The basic interface can just be a marker trait, as that allows a plugin to monitor general characteristics of the JVM (eg. monitor memory or take thread dumps). Optionally, we could include methods for task start and end events. This would allow more control on monitoring – eg., you could start polling thread dumps only if there was a task from a particular stage that had been taking too long. But anything task related is a bit trickier to decide the right api. Should the task end event also get the failure reason? Should those events get called in the same thread as the task runner, or in another thread?
The ask is to add exactly that. I've put up a draft PR in our fork of spark and I'm happy to push it upstream. Also happy to receive comments on what's the right interface to expose - not opinionated on that front, tried to expose the simplest interface for now.
The main reason for this ask is to propagate tracing information from the driver to the executors (SPARK-21962 has some context). On HADOOP-15566 I see we're discussing how to add tracing to the Apache ecosystem, but my problem is slightly different: I want to use this interface to propagate tracing information to my framework of choice. If the Hadoop issue gets solved we'll have a framework to communicate tracing information inside the Apache ecosystem, but it's highly unlikely that all Spark users will use the same common framework. Therefore we should still provide plugin interfaces where the tracing information can be propagated appropriately.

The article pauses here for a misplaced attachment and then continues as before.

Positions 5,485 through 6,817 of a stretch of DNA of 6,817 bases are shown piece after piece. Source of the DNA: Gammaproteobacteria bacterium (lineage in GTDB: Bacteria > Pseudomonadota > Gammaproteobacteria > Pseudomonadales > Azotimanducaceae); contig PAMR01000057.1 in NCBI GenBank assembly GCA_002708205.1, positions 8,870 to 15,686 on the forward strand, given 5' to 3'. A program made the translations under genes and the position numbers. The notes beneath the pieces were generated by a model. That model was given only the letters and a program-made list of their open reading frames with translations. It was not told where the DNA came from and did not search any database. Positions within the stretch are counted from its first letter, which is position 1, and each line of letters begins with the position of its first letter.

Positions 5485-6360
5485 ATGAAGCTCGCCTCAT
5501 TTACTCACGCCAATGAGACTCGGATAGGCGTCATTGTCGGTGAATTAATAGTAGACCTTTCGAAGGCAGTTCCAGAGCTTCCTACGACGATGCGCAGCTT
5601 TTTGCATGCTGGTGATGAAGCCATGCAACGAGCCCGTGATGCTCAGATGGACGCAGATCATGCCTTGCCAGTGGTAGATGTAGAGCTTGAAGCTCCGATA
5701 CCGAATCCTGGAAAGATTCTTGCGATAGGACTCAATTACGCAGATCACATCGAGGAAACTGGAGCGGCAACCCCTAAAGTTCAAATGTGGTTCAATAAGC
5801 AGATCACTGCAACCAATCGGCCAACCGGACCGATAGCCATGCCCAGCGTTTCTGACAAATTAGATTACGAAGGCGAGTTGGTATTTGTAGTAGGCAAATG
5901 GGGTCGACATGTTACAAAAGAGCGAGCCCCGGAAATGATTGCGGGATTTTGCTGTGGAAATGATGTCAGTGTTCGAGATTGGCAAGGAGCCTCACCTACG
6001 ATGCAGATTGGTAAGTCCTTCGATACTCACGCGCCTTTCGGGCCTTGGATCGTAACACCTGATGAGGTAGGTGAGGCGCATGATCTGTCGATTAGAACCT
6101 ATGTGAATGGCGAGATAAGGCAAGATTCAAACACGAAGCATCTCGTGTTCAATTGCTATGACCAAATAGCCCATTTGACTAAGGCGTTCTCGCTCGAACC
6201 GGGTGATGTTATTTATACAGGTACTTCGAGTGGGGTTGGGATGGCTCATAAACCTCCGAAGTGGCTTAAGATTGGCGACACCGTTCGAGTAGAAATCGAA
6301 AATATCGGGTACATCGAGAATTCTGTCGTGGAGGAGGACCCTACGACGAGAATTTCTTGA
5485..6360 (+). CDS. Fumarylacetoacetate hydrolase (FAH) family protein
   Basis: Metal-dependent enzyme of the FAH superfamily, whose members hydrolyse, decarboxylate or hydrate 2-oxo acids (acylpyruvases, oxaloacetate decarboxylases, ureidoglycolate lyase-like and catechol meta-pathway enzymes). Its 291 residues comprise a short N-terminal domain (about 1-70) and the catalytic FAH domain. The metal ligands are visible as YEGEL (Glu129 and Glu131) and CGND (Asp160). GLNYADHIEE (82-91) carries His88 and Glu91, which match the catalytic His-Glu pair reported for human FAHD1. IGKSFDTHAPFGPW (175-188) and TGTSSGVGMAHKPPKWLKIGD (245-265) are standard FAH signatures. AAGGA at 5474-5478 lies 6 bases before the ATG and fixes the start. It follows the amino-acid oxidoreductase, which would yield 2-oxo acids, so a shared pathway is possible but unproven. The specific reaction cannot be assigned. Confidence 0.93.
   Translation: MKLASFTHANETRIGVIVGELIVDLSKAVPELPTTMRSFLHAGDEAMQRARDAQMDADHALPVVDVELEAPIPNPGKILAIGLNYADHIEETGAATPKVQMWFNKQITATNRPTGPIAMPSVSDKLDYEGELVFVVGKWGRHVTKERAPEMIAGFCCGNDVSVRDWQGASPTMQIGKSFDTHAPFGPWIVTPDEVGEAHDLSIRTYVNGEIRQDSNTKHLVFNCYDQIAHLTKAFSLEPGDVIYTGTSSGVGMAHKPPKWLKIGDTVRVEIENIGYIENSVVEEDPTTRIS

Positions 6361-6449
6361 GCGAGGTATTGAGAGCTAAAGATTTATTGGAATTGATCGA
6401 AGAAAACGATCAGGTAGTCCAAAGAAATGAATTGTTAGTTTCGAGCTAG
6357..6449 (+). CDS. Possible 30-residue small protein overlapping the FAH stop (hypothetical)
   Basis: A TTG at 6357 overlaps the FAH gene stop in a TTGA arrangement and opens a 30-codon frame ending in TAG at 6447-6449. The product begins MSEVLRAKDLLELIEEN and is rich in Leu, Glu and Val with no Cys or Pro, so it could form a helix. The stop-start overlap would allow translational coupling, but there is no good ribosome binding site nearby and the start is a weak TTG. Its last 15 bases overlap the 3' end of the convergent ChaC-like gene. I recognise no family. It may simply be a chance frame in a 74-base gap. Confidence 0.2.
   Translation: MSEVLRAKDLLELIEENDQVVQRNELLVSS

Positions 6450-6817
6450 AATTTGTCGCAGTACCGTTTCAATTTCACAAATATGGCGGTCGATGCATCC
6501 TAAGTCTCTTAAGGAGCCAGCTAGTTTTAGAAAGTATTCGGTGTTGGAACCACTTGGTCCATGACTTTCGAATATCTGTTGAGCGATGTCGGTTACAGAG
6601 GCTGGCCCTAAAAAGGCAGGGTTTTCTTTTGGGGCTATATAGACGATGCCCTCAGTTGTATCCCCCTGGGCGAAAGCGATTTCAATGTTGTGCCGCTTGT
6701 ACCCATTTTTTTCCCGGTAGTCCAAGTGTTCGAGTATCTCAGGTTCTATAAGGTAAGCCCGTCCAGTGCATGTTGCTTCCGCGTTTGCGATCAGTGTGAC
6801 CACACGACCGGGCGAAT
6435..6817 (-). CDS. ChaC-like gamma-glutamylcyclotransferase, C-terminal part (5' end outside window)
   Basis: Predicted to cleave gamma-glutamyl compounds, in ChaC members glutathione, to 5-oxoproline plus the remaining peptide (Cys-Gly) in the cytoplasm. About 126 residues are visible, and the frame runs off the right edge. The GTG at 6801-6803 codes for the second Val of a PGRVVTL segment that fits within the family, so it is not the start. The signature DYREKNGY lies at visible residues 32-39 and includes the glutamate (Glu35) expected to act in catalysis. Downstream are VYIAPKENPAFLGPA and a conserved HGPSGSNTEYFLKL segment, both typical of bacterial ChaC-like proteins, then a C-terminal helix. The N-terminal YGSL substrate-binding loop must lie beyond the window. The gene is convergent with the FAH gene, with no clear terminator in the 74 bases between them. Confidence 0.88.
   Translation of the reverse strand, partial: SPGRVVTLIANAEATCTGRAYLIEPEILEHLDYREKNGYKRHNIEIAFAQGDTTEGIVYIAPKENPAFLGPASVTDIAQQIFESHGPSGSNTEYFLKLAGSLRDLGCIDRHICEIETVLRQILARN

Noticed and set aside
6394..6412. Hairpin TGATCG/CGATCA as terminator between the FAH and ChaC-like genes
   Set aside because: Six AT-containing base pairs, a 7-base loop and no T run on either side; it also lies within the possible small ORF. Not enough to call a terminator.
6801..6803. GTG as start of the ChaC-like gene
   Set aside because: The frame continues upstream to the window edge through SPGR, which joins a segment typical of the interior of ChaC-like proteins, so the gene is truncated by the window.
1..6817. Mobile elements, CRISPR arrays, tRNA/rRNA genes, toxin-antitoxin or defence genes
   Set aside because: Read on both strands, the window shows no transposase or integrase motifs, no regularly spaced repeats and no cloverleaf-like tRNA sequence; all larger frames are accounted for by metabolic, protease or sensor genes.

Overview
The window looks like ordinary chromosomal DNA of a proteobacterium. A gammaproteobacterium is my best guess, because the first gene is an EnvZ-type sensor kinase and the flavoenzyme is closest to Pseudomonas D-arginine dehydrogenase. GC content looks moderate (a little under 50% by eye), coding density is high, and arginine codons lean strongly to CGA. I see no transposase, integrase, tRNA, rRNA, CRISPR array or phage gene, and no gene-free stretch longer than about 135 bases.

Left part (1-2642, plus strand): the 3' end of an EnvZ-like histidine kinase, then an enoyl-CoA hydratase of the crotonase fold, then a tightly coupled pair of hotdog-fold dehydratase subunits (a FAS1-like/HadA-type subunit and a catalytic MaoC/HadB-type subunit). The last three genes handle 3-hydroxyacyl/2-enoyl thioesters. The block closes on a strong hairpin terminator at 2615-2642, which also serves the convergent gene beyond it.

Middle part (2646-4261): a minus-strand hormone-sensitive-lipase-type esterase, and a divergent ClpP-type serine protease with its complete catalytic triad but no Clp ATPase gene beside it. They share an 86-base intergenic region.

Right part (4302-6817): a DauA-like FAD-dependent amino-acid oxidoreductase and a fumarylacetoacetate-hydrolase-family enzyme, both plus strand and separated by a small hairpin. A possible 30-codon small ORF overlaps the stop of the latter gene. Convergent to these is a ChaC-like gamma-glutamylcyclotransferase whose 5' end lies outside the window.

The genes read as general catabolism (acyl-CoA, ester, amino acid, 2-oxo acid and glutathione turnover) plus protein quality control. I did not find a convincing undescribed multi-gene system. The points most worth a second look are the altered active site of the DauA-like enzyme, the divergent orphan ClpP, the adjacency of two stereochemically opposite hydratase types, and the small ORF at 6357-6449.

To give more color, in our case the tracing information is stored in a thread local, therefore it needs to be set in the same thread which is executing the task. [*]
While our framework is specific, I imagine such an interface could be useful in general. Happy to hear your thoughts about it.
[*] Something I did not mention was how to propagate the tracing information from the driver to the executors. For that I intend to use 1. the driver's localProperties, which 2. will be eventually propagated to the executors' TaskContext, which 3. I'll be able to access from the methods above.